Mid-range zoom for manual focus video on EOS-M

Started Nov 9, 2013 | Discussions thread
OP jm_mac Senior Member • Posts: 2,044
Re: EOS M May Be Not The Best Tool in Your Case

6x9 wrote:

jm_mac wrote:

Hi 6x9

If you want smooth manual focusing, you would rather look for older MF lenses. AF lenses are designed to be easy for motor to focus them, they do not provide that smoothness as the MF lenses.There are a lot of K-mount manual lenses around for your Pentax, you can easilly find one. And if you get Pentax A or 3rd party equivalent (with electrical contacts) you will have full compatribility with K-01 - metering and automatic aperture will work. You can get M version too, but would need to use a green button to set the exposure with such lens. If I want a MF lens for shooting video, my preferense is Pentax A 35-105 f/3.5. I do not use telephoto lenses much,so difficult to advise. However there are many very inexpensive Pentax lenses around. I would go to a camera store and try old manual lenses.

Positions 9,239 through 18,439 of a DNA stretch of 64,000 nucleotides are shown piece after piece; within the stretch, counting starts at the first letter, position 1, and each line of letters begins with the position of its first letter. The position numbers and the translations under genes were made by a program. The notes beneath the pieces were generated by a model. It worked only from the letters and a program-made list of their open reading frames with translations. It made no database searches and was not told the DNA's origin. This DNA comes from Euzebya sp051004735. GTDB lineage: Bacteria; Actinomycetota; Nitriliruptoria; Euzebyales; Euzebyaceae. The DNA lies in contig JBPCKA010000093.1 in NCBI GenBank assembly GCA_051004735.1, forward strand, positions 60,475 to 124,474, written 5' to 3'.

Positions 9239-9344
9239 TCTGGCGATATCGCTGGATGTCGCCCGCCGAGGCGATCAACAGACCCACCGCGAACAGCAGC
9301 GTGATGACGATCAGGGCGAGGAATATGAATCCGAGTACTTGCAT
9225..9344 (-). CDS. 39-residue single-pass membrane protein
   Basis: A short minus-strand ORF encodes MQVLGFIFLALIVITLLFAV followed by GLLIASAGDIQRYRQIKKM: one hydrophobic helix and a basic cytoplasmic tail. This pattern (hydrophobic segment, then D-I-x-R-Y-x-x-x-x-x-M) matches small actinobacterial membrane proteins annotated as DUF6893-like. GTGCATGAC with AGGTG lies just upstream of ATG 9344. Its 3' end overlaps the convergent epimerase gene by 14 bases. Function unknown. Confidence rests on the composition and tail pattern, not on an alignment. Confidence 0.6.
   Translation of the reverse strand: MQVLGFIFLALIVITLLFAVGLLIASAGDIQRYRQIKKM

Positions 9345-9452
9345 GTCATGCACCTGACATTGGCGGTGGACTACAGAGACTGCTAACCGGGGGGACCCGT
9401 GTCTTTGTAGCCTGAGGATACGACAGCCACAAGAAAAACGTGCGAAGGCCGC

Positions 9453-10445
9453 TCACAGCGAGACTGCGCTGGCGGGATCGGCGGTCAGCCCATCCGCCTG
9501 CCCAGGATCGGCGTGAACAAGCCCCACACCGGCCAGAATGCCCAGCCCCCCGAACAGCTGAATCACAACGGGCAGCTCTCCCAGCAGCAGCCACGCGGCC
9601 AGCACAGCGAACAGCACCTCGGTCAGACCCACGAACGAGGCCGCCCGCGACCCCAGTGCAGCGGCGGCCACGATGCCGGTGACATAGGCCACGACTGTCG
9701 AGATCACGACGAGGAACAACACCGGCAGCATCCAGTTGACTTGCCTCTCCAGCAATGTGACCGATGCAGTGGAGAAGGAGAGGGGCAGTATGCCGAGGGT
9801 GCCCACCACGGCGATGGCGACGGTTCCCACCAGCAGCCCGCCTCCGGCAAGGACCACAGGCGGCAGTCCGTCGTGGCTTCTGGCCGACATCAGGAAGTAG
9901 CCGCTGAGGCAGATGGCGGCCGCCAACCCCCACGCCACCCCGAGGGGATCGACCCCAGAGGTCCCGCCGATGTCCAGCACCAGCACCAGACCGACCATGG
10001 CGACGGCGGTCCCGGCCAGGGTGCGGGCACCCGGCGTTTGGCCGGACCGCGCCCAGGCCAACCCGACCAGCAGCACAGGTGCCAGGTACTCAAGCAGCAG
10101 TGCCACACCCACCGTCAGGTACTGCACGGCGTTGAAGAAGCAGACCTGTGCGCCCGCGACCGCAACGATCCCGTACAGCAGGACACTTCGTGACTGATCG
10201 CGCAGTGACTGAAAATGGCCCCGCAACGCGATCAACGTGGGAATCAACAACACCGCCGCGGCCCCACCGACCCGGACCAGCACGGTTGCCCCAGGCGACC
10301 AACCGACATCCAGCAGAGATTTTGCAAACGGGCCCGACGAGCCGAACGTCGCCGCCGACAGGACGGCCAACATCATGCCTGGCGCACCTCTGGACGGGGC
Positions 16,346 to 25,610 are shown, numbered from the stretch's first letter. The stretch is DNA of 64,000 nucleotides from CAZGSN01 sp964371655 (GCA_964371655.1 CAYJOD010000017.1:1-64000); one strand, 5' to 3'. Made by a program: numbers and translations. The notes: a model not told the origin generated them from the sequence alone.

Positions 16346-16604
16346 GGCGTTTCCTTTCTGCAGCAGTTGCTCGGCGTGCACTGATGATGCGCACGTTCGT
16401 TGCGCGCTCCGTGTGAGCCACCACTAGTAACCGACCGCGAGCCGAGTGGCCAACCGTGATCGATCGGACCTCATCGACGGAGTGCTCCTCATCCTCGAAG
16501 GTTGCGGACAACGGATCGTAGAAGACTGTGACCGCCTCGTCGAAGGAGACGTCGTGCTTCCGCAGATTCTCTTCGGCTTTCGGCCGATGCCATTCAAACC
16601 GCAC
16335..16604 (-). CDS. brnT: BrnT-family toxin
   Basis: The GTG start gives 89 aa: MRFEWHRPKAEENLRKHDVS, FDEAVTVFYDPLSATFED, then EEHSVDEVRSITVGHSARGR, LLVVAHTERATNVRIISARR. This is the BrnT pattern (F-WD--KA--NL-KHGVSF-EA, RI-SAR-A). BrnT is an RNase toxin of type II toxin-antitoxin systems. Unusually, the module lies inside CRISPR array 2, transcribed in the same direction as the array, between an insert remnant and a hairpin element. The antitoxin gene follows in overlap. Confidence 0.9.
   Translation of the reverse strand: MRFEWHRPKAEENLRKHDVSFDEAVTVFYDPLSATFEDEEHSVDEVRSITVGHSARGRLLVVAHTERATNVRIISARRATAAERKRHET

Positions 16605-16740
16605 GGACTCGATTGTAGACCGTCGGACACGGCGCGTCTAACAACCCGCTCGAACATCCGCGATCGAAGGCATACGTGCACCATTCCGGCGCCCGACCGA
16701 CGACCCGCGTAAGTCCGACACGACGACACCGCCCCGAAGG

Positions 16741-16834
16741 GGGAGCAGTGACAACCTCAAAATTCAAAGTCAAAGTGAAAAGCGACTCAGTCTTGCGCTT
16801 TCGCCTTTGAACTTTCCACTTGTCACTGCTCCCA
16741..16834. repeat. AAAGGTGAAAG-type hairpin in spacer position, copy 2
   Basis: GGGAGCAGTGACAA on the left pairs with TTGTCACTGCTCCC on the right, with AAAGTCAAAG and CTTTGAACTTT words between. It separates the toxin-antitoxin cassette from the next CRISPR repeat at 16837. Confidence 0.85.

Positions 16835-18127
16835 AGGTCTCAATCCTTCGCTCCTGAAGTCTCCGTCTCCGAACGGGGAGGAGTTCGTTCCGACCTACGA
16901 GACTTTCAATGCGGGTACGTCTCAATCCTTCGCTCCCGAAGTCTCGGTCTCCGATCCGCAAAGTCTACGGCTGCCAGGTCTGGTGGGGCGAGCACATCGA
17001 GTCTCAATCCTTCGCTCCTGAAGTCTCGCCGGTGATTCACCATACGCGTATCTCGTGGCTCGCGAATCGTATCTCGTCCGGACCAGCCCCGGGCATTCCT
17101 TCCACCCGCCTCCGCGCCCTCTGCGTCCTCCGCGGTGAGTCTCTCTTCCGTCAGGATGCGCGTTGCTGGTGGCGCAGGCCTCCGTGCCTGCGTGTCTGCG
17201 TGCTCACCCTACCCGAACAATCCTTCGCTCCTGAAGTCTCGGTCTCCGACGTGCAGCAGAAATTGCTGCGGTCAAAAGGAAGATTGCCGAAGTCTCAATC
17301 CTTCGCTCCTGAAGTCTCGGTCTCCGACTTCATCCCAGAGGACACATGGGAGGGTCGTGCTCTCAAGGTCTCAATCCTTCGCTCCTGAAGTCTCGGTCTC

Is the Pentax A 35-105 f/3.5 push pull? Some folks highly recommend the push-pulls because you can zoom and focus with the one ring. How is the focus throw on that? I realize it is not long enough for my uses, but I know there are many Pentax lenses in the same "family" I could look at that are long enough.

The 35-105 has two separate rings for focusing and zooming. But indeed there are many other lenses around.

With the EOS M it looks a bit more tricky. If you want a good MF lens for Canon M you have two choices - find a EF AF lens which suits your manual focusing needs (still a EF-EOS M adapter is needed), or use a manual focus lens with matching adapter. In the first case I doubt that any AF lens (unless specifically designed for video) can give you the same feeling as a MF lens. And you will be limited to shooting in full manual mode only in the second case.

I understand your first case - in the second case, that means true full manual (i.e. aperture, shutter, etc.)?

I may have explained myself not clearly. I meant that you will not be able to control aperture from the camera, but will have to set it manualy on the lens. It is probably not a big deal for video (unless there is a need to change aperture during filming), but certainly very inconvenient for stills, as the automatic aperture will not work.

Ok, I get it now.  Changing the aperture on the lens is not a big deal for me, and the lens I'm looking for will be used only for video, not stills.  Thanks for the replies.


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